Welsh Government introduced over 50 laws to deal with coronavirus

Written by on 15th July 2020

First Minister sets out legislative priorities

The Welsh Government has fast-tracked more than 50 new Welsh laws to deal swiftly with the coronavirus pandemic.

Speaking from the Senedd in Cardiff, First Minister Mark Drakeford outlined the monumental shift in government resources to limit the damage of coronavirus in his legislative statement.

The measures include the lockdown restrictions to keep people and businesses safe, to protect public health and enable public services to continue to operate in unprecedented circumstances.

Changes to planning systems have enabled the field hospitals to be built in a matter of weeks and supported the continued provision of healthcare; schools and the entire education system have been adapted; and protections have been put in place for people and businesses who are struggling to pay their rent.

With priorities having to be quickly shifted the First Minister has said difficult decisions have had to be taken about what legislation the Welsh Government will be introduce during the remainder of this Senedd term.

Bills and regulations will be focused on the response to coronavirus and EU transition.

The challenging deadline for a significant amount of EU-related secondary legislation remains as the transition period is due to end in December. This includes work to implement new regimes being established by UK bills and the Withdrawal Agreement Act, along with those arising from the negotiations with the EU.

The legislation which will continue alongside the coronavirus response in the autumn term are:

  • The Local Government and Elections (Wales) Bill, which will extend the franchise in local government elections to 16 and 17-year-olds, to be in place by their next elections.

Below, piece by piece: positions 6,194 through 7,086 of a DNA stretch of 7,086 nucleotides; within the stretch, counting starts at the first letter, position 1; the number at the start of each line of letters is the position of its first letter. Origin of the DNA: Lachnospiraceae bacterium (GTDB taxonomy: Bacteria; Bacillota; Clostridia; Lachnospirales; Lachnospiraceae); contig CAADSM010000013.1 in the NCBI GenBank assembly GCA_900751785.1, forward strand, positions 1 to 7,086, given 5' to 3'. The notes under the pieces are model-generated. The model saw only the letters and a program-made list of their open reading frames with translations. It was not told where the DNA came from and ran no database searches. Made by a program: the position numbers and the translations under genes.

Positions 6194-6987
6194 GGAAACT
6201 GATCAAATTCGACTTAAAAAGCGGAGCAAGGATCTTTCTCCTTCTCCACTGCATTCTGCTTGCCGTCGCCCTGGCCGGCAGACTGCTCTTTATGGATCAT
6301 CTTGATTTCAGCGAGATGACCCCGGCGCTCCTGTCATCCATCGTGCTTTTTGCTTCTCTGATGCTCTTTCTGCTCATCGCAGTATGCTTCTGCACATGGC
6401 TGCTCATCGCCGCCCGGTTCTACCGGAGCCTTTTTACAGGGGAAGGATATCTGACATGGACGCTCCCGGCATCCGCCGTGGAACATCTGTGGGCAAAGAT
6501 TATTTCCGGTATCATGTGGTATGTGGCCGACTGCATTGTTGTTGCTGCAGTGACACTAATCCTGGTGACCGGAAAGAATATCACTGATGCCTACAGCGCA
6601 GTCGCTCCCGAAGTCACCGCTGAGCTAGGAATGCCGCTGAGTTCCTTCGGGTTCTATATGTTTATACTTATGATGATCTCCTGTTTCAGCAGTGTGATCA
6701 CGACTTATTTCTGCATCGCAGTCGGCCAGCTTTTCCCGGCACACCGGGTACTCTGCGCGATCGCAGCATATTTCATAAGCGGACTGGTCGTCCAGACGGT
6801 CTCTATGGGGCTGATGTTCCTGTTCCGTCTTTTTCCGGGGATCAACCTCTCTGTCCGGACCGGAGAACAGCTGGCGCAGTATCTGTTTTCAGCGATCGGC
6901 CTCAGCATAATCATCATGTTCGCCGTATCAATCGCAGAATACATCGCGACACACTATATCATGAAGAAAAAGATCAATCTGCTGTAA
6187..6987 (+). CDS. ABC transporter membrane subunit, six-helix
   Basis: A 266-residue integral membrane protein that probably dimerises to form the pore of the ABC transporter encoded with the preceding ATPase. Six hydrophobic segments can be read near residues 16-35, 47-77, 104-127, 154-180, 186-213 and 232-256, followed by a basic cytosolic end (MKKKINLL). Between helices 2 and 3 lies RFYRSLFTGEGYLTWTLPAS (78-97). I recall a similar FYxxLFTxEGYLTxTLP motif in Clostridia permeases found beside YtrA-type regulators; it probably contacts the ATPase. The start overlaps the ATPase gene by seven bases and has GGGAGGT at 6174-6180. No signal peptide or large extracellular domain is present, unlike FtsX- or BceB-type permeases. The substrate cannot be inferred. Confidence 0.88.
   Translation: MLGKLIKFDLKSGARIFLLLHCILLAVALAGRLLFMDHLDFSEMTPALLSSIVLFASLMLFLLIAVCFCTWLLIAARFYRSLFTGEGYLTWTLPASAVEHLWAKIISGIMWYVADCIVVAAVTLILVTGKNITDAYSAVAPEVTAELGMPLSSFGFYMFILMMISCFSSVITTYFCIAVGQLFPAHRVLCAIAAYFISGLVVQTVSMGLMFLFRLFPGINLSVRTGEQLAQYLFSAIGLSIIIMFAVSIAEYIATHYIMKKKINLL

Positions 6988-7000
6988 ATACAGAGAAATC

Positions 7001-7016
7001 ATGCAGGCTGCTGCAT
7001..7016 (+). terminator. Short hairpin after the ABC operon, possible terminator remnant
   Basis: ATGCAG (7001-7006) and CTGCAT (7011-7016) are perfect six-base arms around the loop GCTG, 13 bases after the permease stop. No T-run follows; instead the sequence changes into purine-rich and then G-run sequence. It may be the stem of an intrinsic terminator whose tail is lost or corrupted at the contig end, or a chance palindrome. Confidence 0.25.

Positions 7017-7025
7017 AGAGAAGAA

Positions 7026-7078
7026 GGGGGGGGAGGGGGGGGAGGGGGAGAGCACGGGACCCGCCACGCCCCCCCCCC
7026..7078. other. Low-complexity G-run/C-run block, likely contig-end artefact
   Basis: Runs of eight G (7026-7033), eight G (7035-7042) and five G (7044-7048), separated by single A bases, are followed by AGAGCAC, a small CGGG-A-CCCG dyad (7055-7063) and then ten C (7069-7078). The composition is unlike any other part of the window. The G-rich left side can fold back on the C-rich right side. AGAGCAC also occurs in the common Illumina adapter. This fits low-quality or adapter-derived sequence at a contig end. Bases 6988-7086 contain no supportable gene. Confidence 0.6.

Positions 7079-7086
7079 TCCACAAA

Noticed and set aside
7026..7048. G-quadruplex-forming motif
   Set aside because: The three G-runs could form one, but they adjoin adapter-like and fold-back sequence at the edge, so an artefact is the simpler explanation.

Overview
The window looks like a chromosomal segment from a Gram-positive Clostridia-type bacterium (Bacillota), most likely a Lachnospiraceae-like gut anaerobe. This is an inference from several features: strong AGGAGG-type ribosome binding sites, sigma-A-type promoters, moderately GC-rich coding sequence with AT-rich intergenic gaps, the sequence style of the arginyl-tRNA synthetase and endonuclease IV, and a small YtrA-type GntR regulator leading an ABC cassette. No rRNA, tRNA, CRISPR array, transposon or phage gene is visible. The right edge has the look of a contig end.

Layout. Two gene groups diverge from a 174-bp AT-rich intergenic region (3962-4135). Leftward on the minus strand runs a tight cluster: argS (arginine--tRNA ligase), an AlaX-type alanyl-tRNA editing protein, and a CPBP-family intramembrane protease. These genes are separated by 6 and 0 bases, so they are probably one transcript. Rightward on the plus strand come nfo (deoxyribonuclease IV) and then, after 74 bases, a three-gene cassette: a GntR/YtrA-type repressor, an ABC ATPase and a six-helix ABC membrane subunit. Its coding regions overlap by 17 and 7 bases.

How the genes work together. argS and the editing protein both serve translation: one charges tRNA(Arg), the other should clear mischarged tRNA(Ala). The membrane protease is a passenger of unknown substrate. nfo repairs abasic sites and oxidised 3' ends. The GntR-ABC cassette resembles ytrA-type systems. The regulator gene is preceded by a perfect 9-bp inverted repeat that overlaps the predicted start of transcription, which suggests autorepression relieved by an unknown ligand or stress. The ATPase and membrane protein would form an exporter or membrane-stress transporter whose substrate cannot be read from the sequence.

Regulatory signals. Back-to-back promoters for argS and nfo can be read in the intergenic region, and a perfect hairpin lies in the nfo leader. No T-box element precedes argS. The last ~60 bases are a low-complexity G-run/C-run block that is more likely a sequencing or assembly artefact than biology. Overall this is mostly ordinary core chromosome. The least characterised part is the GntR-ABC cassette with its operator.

• The Curriculum and Assessment (Wales) Bill, introduced last week to support the new curriculum and assessment arrangements as part of a wider programme of education reform to raise standards and tackle the attainment gap.
  • The Renting Homes (Amendment) (Wales) Bill, will improve the rights and position of tenants in the private rented sector.

Bills which have been paused include:

  • The Bus Services (Wales) Bill – to continue collaboration with the sector that has been hit hard by the pandemic to establish the best approach for the future and support recovery.
  • The Tertiary Education and Research Bill has been issued as a draft Bill for consultation.
  • A similar approach will be taken with the Social Partnership Bill.

The Welsh Government will also target resources to:

  • Extend the smoking ban to outdoor areas of hospital grounds, school grounds, and local authority playgrounds;
  • Implement the socio-economic duty and the new additional learning needs system;
  • Ending commercial third party sales of puppies and kittens;
  • Working with local authorities to extend 20 mph zones.

First Minister Mark Drakeford said:

“In Wales we have championed a careful and cautious approach to tackling coronavirus, but this by no means, means slow. Behind the scenes, the government has worked rapidly to reorganise and redeploy its resources, to save lives and protect our NHS.

“Thanks to the immense sacrifices by the people of Wales in following the legislation we have introduced in recent months, Wales is at its lowest ebb of coronavirus infections since the crisis began.

“Refocusing our resources to deal with the pandemic has led to some difficult decisions being taken but we will continue to prioritise progressive change, which will make the biggest difference to the lives of the people of Wales.”

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